The day after announcing it is going to spend $11.1 billion to buy its way into one of the fastest growing wireless markets, Vodafone is getting a bit of a reality check. Moody’s Investor Service is contemplating cutting its bond ratings on the telecom giant, citing that risks outweigh the benefits of this money. There is a silver lining, and it is called broadband.
Vodafone can diversify into fixed line telephony, and start offering broadband (ADSL2+) services to the Hutch-Essar subscriber base, given their skew towards the upper crust of the telephony market. It can also help boost the ARPU from current $8 or so a month. Offering broadband, and then bundling it with a Wi-Fi-enabled residential gateway that can also support voice services.
By offering higher speeds – not a difficult task, the best you can get is 2 megabits per second (with limits) – and bundling it with a flat rate calling plan from home, it can prove to be quite attractive to price sensitive customers. Actually, chasing this converged services strategy isn’t new to Vodafone. The company has been rolling out fixed line services like broadband in Germany, and has also partnered with BT in UK.
The company can work with other incumbents and lease lines or even build its own infrastructure. Surely, the wireline roll out in major metros is going to cost a lot less than the 3G build out. Hutch Essar doesn’t have wireline operations as of now, so Vodafone has a chance to start with a clean slate, and raise the bar by offering higher speeds and competitively priced bundles.
The key to Vodafone making a go of it is the availability of the dual mode phones. Given that I have seen many Indians walking around with Nokia N-Series phones, there seems to be willingness to spend on premium handsets. Nokia is a pretty strong brand here, and has thoroughly thrashed Motorola and others. Still for the strategy to be successful, there needs to be availability of dual mode phones that are in the $75-to-$100 price range.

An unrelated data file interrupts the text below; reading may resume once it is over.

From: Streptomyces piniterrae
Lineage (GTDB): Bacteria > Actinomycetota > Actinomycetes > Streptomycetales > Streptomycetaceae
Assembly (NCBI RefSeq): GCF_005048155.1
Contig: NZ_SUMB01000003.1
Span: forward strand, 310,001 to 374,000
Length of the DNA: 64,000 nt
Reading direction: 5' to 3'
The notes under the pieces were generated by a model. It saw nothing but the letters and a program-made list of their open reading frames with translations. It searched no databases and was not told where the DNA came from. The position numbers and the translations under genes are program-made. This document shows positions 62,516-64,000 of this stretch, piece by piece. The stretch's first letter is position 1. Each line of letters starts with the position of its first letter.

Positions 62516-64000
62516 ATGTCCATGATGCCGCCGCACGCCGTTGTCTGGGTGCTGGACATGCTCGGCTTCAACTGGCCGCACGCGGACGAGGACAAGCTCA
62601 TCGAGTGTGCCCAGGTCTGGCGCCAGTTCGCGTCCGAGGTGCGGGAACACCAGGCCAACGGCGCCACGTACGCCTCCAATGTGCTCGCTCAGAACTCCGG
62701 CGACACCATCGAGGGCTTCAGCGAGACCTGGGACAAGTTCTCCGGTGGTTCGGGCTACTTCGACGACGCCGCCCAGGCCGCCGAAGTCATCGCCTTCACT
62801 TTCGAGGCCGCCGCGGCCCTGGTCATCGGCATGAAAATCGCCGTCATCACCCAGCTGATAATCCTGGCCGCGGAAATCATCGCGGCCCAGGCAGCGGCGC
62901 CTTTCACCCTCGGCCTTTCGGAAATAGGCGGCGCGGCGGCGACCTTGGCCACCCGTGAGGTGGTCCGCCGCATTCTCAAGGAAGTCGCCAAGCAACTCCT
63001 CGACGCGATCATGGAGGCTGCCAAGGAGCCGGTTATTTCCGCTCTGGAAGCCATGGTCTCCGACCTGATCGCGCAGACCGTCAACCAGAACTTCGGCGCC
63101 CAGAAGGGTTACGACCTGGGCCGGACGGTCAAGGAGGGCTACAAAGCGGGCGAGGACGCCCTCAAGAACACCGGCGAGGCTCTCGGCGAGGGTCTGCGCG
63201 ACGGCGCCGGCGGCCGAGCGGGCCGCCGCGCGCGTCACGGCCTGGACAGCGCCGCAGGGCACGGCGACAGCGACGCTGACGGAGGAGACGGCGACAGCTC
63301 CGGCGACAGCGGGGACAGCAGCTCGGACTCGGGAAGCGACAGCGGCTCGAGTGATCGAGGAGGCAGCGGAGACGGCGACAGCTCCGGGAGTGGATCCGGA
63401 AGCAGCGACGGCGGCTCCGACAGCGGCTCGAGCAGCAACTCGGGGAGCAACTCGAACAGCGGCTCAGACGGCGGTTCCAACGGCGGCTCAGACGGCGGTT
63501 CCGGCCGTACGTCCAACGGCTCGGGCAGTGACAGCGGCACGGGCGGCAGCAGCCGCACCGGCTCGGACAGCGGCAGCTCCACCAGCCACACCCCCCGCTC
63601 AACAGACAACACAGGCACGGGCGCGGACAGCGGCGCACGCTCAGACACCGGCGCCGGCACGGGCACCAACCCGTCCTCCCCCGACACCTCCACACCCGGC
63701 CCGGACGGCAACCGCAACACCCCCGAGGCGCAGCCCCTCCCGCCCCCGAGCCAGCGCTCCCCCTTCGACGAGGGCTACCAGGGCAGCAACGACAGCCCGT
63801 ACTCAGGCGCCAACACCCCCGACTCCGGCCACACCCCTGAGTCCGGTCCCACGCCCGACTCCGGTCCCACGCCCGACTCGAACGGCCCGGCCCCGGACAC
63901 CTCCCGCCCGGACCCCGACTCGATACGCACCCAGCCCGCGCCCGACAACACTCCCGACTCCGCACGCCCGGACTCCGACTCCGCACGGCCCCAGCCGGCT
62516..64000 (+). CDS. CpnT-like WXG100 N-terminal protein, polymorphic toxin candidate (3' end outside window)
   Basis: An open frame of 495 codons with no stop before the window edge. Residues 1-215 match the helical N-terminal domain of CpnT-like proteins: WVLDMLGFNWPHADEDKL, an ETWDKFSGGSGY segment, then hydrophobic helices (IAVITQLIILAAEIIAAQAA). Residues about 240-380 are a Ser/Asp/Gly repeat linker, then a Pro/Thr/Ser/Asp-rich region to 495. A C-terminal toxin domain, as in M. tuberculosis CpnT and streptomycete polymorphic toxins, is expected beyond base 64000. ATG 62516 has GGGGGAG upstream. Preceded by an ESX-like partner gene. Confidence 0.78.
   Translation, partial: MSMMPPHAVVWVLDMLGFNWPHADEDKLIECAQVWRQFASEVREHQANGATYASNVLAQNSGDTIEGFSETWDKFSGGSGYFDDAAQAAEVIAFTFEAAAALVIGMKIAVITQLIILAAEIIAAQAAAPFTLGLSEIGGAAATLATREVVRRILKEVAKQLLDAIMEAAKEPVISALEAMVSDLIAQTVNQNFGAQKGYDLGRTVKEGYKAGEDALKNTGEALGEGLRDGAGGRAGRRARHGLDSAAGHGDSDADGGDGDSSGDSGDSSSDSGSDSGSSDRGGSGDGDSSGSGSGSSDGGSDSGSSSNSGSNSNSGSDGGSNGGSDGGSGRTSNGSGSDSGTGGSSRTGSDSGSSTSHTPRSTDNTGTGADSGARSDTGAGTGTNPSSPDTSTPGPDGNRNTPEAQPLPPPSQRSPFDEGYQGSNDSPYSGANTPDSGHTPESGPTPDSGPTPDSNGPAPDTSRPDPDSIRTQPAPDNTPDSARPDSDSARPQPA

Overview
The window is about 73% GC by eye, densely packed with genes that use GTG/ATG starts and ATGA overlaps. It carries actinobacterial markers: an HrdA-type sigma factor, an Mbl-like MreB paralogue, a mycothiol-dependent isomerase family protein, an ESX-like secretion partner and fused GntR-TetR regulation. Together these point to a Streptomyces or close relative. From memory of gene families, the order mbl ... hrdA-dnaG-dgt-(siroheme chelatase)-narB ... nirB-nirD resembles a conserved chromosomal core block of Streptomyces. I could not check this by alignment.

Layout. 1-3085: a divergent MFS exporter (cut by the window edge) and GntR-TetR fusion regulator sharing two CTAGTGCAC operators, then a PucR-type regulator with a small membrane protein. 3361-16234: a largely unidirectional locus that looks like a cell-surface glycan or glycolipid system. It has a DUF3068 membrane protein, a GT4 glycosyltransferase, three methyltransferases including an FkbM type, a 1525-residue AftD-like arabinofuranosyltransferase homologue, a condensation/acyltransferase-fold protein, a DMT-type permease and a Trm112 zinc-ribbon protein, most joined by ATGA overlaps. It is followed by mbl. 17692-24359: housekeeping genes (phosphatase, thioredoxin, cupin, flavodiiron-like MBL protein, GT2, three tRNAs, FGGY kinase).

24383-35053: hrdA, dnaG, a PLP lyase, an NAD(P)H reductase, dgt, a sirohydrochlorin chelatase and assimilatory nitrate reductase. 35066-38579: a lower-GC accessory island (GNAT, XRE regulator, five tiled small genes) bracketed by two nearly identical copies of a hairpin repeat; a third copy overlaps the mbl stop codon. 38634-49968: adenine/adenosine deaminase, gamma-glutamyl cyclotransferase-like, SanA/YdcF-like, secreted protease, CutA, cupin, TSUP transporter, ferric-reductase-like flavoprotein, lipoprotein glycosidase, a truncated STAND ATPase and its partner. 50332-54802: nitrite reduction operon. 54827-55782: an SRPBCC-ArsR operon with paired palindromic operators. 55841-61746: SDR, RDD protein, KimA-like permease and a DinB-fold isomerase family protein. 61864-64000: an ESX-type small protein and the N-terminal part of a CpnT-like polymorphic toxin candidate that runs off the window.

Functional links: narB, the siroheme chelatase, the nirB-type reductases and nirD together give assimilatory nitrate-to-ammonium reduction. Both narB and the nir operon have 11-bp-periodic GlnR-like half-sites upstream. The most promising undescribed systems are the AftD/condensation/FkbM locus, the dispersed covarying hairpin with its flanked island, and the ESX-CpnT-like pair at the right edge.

The best part, the company has time on its side. In a chat with senior investment professionals, it was noted that the Indian economic boom started with telephony, spread to food, clothing, white goods, and transportation, and more recently to real estate, as reflected by the hot housing market.
The next phase would see many spend their disposable incomes on stuff for the home, like flat screen (or larger) televisions, and personal computers.
If the Indian economy continues to grow at its recent scorching speed, then 2008 is the year one should expect PC sales to boom in the country. Corporate buying has driven PC sales in recent months. Some forecasts estimate that PC sales will be around 6.5 million for the financial year 2006-2007. As PC sales start to ramp up the Internet penetration, and demand for broadband is also going to go up.
Though the Indian government had declared 2007 the Year of the Broadband, they might be a year too soon. And that’s just the kind of breathing Vodafone might need to get into the broadband business.